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RUHUNA, An Ancient Civilisation Re-Visited.
Numismatic and Archaeological evidence in Inland and Maritime Trade
by Osmund Bopearachchi & Rajah M. Wickremesinhe. Colombo, 1999. 145 p.; 43 plates; 30 cm. ISBN 955-96816-0-5.
Price: US$ 75,=. Postage & packing to Europe (air mail) US$ 6,= and North America US$ 8,=.
Available from: Lake House Book Shop, 100 Sri Chittampalam A. Gardener Mawatha, Colombo 2, Sri Lanka. E-mail: bookshop@sri.lanka.net

       The present book is in the tradition of two earlier publications of Osmund Bopearachchi as co-author, viz.: Pre-Kushana Coins in Pakistan with Aman ur Rahman (1995) and Ancient Indian Coins with Wilfried Pieper (1998). The present publication is based on coins, seals, sealings, moulds, intaglios and other antiquities from the collection of Rajah M. Wickremesinhe. The importance of the publication lies in the fact that all the published artefacts come from the area of Tissamaharama of ancient Ruhuna on the south-eastern part of the island. This, together with the results from the scientific, archaeological excavations carried out by the French Mission of Archaeological Co-operation in Sri Lanka makes this publication of foremost importance. Nowadays the main reason for visitors to come to Tissamaharama is the Yala West National Park, but the antiquity of the place goes back to the 3rd century BC.

       The fact that the artefacts from this area were collected systematically and over a long period makes this collection very important, particular the coins of a lead alloy, with an early Brahmi inscription, and which are brought to light in this publication for the first time. On the basis of the palaeography, these early inscribed coins may be attributed to the 2nd century BC. No such inscribed coins were known or published from the island, nor from the Indian sub-continent. These coins bear legends of personal names in the Sinhala-Prakrit language written in early Brahmi. On a visit to the Island during the winter-season of 1994/95, I obtained a similar coin in Colombo. It took me some years to get the inscription translated and with the help of Chandrika N. Jayasinghe (Dep. of Archaeology, Colombo), Osmund Bopearachchi, F.R. Allchin (Emeritus Reader in Indian Studies University of Cambridge) and particular Prof. Harry Falk (Institut fur Indische Philologie und Kunstgeschichte, Berlin), I finally succeeded in getting the inscription deciphered. As it is a variety not published in the present publication I have illustrated it below.
Click image to enlarge

Legend: Gahapati-Utara-puta-Tisha
Translation: of Tissa son of Gahapati (householder) Utara.
Weight: 3,65 gm.

       During the same winter-season of 1994/95 I also went to India to attend the 4th International Colloquium at the Indian Institute for Research in Numismatic Studies at Nashik. On my way to Nashik I visited Goa and from a dealer in Mapusa I obtained an old inscribed coin which now has also turned out to be from Huruna. The coin is cast from the same mould as the coin published and illustrated by the authors as E 12. Moreover it is, as far as I know, the first of its kind found in a non-Ceylonese context. As the present coin is slightly better preserved than the one published I take the opportunity to illustrate the piece here too. Again Prof. Harry Falk was kind enough to get the inscription read for this piece too.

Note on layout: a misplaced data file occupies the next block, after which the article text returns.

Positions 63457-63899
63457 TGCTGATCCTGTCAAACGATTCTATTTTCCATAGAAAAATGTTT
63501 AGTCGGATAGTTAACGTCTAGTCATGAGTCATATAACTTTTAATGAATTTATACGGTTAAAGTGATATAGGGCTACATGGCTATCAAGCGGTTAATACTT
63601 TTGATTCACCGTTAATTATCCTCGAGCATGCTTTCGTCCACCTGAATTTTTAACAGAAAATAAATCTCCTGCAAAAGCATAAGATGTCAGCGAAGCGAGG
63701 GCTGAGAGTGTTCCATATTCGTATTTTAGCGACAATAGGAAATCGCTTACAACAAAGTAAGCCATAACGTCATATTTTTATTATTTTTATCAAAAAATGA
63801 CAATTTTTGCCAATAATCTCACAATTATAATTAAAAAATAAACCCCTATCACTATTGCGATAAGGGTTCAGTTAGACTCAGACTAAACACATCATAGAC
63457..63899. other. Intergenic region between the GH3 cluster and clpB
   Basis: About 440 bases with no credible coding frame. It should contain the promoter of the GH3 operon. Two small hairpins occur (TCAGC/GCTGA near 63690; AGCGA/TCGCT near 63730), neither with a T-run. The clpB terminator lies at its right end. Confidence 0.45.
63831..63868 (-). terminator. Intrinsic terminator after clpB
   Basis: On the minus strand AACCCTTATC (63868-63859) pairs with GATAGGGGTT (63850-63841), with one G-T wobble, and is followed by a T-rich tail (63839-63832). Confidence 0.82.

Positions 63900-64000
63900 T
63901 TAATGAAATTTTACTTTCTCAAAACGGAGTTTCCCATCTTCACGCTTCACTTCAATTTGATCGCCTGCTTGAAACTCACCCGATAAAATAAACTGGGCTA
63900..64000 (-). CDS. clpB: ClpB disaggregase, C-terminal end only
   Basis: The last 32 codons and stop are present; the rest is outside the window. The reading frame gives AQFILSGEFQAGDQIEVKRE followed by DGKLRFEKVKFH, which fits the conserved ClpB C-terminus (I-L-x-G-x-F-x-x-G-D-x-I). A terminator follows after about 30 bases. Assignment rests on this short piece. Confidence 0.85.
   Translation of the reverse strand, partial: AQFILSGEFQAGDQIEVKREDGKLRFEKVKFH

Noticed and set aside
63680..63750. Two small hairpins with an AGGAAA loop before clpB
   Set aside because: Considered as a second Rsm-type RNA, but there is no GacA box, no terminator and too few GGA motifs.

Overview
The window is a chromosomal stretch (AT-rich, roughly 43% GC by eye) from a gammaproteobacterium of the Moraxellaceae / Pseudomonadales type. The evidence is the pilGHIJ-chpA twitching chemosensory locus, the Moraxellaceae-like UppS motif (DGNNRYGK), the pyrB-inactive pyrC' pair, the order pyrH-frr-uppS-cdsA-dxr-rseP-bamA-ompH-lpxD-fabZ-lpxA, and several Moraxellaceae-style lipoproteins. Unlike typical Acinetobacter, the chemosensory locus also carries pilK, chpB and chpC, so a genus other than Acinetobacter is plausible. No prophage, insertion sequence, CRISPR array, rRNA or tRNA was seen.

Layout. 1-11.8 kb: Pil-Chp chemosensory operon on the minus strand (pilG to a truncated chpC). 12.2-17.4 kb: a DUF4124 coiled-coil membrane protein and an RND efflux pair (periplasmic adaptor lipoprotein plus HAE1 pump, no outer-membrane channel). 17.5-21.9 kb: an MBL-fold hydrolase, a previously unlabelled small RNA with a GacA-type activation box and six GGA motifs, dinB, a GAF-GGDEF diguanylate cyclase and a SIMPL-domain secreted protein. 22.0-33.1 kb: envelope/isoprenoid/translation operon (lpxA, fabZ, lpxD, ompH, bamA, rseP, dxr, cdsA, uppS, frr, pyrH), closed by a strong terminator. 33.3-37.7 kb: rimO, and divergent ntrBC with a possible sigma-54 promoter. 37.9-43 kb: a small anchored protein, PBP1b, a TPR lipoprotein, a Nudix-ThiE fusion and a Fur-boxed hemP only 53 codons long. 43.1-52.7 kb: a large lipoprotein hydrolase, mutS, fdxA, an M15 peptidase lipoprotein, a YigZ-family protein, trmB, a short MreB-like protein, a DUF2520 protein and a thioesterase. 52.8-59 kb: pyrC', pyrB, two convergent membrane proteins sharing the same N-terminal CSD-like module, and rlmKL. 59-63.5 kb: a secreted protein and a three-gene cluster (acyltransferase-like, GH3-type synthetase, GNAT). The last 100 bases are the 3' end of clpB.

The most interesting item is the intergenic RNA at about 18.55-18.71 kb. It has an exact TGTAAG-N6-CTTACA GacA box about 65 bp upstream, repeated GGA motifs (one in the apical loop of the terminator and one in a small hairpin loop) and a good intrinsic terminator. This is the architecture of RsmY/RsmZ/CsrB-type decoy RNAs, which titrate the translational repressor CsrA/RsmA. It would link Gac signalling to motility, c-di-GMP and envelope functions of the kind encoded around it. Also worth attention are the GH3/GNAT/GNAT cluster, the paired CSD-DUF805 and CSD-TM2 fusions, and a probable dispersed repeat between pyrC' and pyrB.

Click image to enlarge Click image to enlarge

Legend: Gaha*pa*ti-Guta-puta-Gutaha, with Shanka (?) and trisul in the centre.
Translation: of Gutta (skt. Gupta), son of the Gahapati (householder) Gutta.
Weight: 5,27 gm.

       Besides the "A - inscribed coins", the following subjects are covered in the book: B-Inscribed coin mould
C-Inscribed seals
D-Inscribed sealings
E-Uncertain inscribed coins
F-Uninscribed coins
G-Coins of foreign origin
H-Local coins
I-Money boxes and coin hoards
M-Lead objects
N-Miscellaneous objects

       A seven-page conclusion finalises the text, followed by a catalogue of hundreds of objects, most of which have never been published before. As the photographs are sometimes missing sufficient detail, most of the objects are catalogued by excellent eye-copy drawings prepared by Wielfried Pieper. The book is completed by a table of Brahmi Script in Ceylon used from 3rd century BC to 1st century AD, an extensive bibliography, as well as a few maps.

       It hardly needs me to say that the book is an important publication written by the foremost authority in this field, Prof. Osmund Bopearachchi, director French Mission of Archaelogical Co-operation in Sri Lanka, Professor habilite, University of Paris IV-Sorbonne and Senior Researcher of the French National Centre for Scientific Research. The book provides the state of the art of what is presently known on the early coinage of Sri Lanka as well as on other subjects, which is largely missing in the well-known book of W.H. Codrington, Ceylon Coins and Currency (Colombo, 1924). Since the publication of Codrington’s book an extensive amount of archaeological and numismatic research has been undertaken much of which has not so far been properly and scientifically published. This publication fills, to some extent, this gap and ought, in my opinion, to be on the shelves of everyone who, either professionally or privately, is interested in the archaeological and numismatic history of the South-Asia.

       Jan Lingen

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